Jordan Freytag + photo

Jordan Freytag

Jan 3
4 min read
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When the cold winds of January sweep over us, we know it’s time to start planning that spring garden. We break out the gardening journal (if you don’t use a gardening journal, we recommend that you do) and draw-up plans of how we’d like our garden to be laid out this year as well as a list of seeds that we’d like to grow and what area of the garden will be dedicated to them.

It’s a perfect time to be thinking about what kinds of crops and which varieties you’d like to grow this year, especially peppers and tomatoes since they will need to be started indoors within the next 4-6 weeks. This can be a really fun process since there are so many different varieties out there to choose from. We recommend planting a few varieties of the same crop as they might react differently to your specific growing season.

For example, the Supersweet Hybrid 100* cherry tomatoes have tremendous yields and will do well whether the season turns out to be long or short, whereas, larger tomatoes strains may have trouble reaching full ripeness if the season doesn’t turn out long enough. With that being said, we think it is a great idea to plant a reliable strain alongside a couple strains unique to your garden. Here are a few unique strains of familiar tomatoes and peppers you may want to try:


  • Pineapple – A yellow-skinned, red-streaked heirloom that can weigh up to 2 lbs when mature. Gorgeous when sliced. Has a sweet mild flavor.
  • Supersweet 100 Hybrid – These sweet, bite-sized tomatoes grow in clusters along the vine producing reliable yields all season long.
  • Rainbow Cherry (organic) – A colorful mixture of cherry tomatoes, including red, greed, and yellow. Reliable and tasty!
  • Green Zebra (organic) – Small 2-inch tomatoes that mature into plump yellow tomatoes with dark green stripes. Tangy and flavorful!
  • Hillbilly – A big heirloom beefsteak tomato with a vibrant mixture of pink, yellow, orange, and red throughout the skin and flesh. Succulent and flavorful.
  • Mortgage Lifter – This giant plump tomato has been a staple heirloom for home gardening since 1932! Full of flavor and character.



  • Ancho Grande (hot) – This large heirloom pepper ripens from green to rust, roughly 2 ½ inches wide at the shoulder, tapering to a blunt point. Medium to hot (1,000-2,000 Scolville Units).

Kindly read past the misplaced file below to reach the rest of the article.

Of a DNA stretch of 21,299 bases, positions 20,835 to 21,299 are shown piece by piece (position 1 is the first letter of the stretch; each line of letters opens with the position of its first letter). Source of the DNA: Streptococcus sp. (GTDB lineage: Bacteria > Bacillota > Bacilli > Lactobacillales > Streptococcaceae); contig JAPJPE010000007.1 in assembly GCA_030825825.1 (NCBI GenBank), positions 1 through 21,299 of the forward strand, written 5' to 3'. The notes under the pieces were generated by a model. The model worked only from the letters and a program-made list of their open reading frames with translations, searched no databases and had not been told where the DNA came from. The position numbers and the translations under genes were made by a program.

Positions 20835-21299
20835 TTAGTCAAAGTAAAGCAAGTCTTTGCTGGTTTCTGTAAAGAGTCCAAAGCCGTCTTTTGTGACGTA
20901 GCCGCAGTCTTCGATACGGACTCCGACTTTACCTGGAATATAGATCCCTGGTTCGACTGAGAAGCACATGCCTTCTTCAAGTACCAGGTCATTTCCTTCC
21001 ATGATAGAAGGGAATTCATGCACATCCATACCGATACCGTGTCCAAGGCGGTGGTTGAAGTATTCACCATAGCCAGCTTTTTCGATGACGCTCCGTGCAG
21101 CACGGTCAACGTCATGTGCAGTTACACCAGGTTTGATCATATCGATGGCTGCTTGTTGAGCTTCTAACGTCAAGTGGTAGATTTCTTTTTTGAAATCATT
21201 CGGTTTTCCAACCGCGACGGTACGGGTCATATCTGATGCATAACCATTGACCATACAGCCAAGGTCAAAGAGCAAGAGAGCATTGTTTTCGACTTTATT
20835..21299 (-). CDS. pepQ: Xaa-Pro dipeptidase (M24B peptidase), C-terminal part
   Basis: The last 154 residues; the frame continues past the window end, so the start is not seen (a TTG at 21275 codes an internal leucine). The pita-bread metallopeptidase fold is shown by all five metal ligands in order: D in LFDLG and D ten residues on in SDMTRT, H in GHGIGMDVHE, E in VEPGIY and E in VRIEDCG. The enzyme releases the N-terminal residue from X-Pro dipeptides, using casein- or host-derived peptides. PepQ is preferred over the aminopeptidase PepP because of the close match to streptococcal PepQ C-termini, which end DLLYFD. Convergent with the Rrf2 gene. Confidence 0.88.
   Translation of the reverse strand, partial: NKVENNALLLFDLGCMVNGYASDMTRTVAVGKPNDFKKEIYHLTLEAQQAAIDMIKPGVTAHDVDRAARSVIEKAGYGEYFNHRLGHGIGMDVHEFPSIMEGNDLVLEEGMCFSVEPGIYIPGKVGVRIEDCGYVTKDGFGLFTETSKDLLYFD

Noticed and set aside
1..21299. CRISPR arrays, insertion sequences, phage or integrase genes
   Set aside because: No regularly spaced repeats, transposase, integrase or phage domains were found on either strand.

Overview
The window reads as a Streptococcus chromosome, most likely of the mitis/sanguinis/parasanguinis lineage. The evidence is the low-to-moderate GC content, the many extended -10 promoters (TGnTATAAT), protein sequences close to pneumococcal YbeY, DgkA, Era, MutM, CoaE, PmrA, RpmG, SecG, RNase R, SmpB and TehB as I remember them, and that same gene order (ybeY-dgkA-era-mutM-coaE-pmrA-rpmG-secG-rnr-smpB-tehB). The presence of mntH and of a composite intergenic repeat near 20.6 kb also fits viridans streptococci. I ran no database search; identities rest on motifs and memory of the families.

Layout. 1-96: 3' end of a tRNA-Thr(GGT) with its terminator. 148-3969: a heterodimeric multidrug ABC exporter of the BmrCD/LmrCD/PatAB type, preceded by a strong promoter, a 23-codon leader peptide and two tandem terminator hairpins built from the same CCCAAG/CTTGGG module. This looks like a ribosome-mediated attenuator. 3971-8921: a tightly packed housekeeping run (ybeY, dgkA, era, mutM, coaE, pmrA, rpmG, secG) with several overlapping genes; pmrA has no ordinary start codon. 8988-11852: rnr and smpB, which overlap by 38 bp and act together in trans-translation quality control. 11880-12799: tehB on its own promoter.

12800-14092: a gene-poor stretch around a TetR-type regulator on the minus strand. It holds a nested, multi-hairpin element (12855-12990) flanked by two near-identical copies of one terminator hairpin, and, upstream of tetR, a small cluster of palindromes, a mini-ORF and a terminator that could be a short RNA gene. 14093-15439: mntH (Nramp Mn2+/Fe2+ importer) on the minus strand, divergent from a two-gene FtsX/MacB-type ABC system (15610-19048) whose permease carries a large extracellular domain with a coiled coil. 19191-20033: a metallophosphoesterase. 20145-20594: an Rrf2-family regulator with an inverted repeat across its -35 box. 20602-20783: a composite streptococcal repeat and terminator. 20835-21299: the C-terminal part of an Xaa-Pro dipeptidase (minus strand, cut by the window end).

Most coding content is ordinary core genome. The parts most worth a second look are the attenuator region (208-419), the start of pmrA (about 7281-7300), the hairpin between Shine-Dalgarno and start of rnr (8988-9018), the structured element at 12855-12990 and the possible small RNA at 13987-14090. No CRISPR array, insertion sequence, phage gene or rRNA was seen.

• Hungarian Yellow Wax (hot) – These long yellow waxy ripen to an orange-red hue. This heirloom is ideal for drying and adding to sauces (2,000-8,000 Scolville Units).
  • Mariachi Hybrid (hot) – Try this large cone-shaped chili that has an unusually fine flavor and a marvelous yield (500-600 Scolvile Units).
  • Bhut Jolokia Ghost (wicked hot) – If you are truly brave, give the Bhut Jolokia a try! One of the hottest peppers we carry, second only to the Scorpion. They ripen from green to scarlet red (855,000-1,041,427 Scolville Units).
  • Chocolate Beauty (sweet) – This non-pungent variety performs much like a typical bell pepper but bears green to deep brown color. Heirloom and a personal favorite among staff!
  • Cute Red Stuff (sweet) – These small sweet peppers shaped like bell peppers produce high yields even during short seasons. Great for snacking!



If you are looking to try growing something new altogether, we recommend strawberries, specifically either Berri Basket White Hybrid or Berries Galore Pink Hybrid. In the past, if you’ve wanted to get large berries comparable to the ones you buy in the grocery store, you’d have to transplant an already-started strawberry plant. Starting from seeds resulted in small, sometimes insignificant yields. But with these two new hybrid seeds, you can produce fruits ½ to 1 inch in diameter. Start them indoors and transplant just after the last frost.

Needless to say, now is the time to envision the garden you want for yourself in the spring and to begin gathering and prepping for that future garden. Check out the 2017 Mountain Valley Seed Catalog for new seed varieties, full seed descriptions, and growing instructions!


*Hybrid, yes. GMO, no. We know most of our customers are knowledgeable enough to know that Hybrid does not mean GMO, but just in case a few have been misled by the uninformed internet echo chamber, none of the hybrid seeds offered by Mountain Valley Seeds are GMO.

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Hi! I’m totally “green” when it comes to this. This is my first year ever trying to grow anything! I absolutely love watching the progress and it seems to relax me. I have chosen to grow strawberries and sugar snap peas. Any advice, suggestions, information, etc would be greatly appreciated. Thank you so much! Happy Growing!

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